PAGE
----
Note: This is an archived Handbook entry from 2009. Search for this in the current handbook
|Dates & Locations:|| |
This subject is not offered in 2009.
|Time Commitment:||Contact Hours: Thirty contact hours per semester. Two 1-hour lectures per week for 10 weeks and a 1-hour tutorial per week for 10 weeks. The lecture and tutorial programs are staggered and cover the 12 weeks of semester |
Total Time Commitment: 30 contact hours/week , 72 additional hours/week. Total of 8.5 hours per week.
|Prerequisites:||Recommended: 12.5 points of level 1 & level 2 Politics and International Studies|
|Recommended Background Knowledge:||None|
|Non Allowed Subjects:||None|
|Core Participation Requirements:||
For the purposes of considering request for Reasonable Adjustments under the Disability Standards for Education (Cwth 2005), and Student Support and Engagement Policy, academic requirements for this subject are articulated in the Subject Overview, Learning Outcomes, Assessment and Generic Skills sections of this entry.
It is University policy to take all reasonable steps to minimise the impact of disability upon academic study, and reasonable adjustments will be made to enhance a student's participation in the University's programs. Students who feel their disability may impact on meeting the requirements of this subject are encouraged to discuss this matter with a Faculty Student Adviser and Student Equity and Disability Support: http://services.unimelb.edu.au/disability
ContactAssoc. Prof. Adrian Little
|Subject Overview:||This subject examines the key concepts in political theory and the ways in which they are employed in different political ideologies and movements. It identifies the main principles which are invoked to support the political structures of different societies. In so doing the subject analyses concepts such as freedom, equality and rights and their implications for the nature of democracy and the organisation of the state and civil society. It will also explain the different forms of political agency that exist in politics from the nation to the community and the individual. Lastly the subject examines case studies to demonstrate the difficulties that can arise in the practical enactment of political concepts and political theory more generally.|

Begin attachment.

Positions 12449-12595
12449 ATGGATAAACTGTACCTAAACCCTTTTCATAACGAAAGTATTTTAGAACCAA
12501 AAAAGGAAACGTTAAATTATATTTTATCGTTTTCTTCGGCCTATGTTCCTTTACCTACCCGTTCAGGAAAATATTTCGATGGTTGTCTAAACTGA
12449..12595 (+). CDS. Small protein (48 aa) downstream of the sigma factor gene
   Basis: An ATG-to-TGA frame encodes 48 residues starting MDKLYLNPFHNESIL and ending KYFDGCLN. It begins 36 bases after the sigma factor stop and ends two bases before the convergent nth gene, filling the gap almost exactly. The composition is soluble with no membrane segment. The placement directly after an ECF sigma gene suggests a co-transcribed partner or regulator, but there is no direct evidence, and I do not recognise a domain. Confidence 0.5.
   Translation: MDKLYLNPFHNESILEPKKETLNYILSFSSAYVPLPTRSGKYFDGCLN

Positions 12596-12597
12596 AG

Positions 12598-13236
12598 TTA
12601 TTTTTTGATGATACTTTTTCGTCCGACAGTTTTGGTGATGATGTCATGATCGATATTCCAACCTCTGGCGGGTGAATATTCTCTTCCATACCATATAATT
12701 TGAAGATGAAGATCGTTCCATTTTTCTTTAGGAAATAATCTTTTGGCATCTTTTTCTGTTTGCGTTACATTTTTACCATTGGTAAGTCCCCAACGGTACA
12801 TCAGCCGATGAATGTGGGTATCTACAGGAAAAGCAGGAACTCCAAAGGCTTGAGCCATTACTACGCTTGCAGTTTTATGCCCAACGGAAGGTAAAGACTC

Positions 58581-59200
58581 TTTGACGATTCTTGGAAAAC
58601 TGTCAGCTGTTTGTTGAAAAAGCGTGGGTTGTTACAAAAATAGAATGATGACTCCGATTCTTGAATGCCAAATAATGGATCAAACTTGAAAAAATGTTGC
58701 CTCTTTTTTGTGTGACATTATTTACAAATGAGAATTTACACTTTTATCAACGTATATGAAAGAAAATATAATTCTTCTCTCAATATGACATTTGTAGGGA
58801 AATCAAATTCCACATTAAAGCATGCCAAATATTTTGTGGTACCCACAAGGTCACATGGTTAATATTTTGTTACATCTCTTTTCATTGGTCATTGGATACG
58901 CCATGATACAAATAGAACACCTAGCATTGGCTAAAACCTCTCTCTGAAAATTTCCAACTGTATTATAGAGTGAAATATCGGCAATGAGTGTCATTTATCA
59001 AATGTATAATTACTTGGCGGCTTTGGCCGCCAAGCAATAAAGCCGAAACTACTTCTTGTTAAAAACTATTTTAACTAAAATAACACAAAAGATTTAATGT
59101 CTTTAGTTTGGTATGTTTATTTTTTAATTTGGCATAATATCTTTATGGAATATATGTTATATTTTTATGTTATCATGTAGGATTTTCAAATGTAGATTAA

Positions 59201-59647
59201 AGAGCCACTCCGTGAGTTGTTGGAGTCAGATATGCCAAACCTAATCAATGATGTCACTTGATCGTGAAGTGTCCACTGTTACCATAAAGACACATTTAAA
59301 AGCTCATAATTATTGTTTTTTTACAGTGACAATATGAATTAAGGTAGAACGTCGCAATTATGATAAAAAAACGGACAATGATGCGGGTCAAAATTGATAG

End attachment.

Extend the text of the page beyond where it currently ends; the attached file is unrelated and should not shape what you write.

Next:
|Assessment:||A 2000-word essay 50% (due mid-semester) and a 2-hour examination 50% (during the examination period).|
|Prescribed Texts:||A subject reader will be available.|
|Recommended Texts:||R. Bellamy and A. Mason (2002) Political Concepts, Manchester UP. G. Blakeley and V. Bryson (2002) Contemporary Political Concepts, Pluto. A. Finlayson (2003) Contemporary Political Theories, Edinburgh UP. R. Goodin and P. Pettit (1993) A Companion to Contemporary Political Philosophy, Blackwell. R. Goodin and P. Pettit (1997) Contemporary Political Philosophy: An Anthology, Blackwell. B. Goodwin (1997) Using Political Ideas, Wiley. T. Jones (2002)Modern Political Thinkers and Ideas, Routledge. W. Kymlicka (2000) Contemporary Political Philosophy, Clarendon. R. Plant (1991) Modern Political Thought, Blackwell. P. Stirk and D. Weigall (1995) An Introduction to Political Ideas, Pinter.|
|Breadth Options:|| |
This subject potentially can be taken as a breadth subject component for the following courses:
You should visit learn more about breadth subjects and read the breadth requirements for your degree, and should discuss your choice with your student adviser, before deciding on your subjects.
|Fees Information:||Subject EFTSL, Level, Discipline & Census Date|
Formerly available as 166-219 and 672-390. Students who have completed 166-219 or 672-390 are not eligible to enrol in this subject.
Available as a Breadth subject
Political Science Major |
Politics & International Studies
Politics and International Studies
Politics and International Studies
Socio-legal Studies Major
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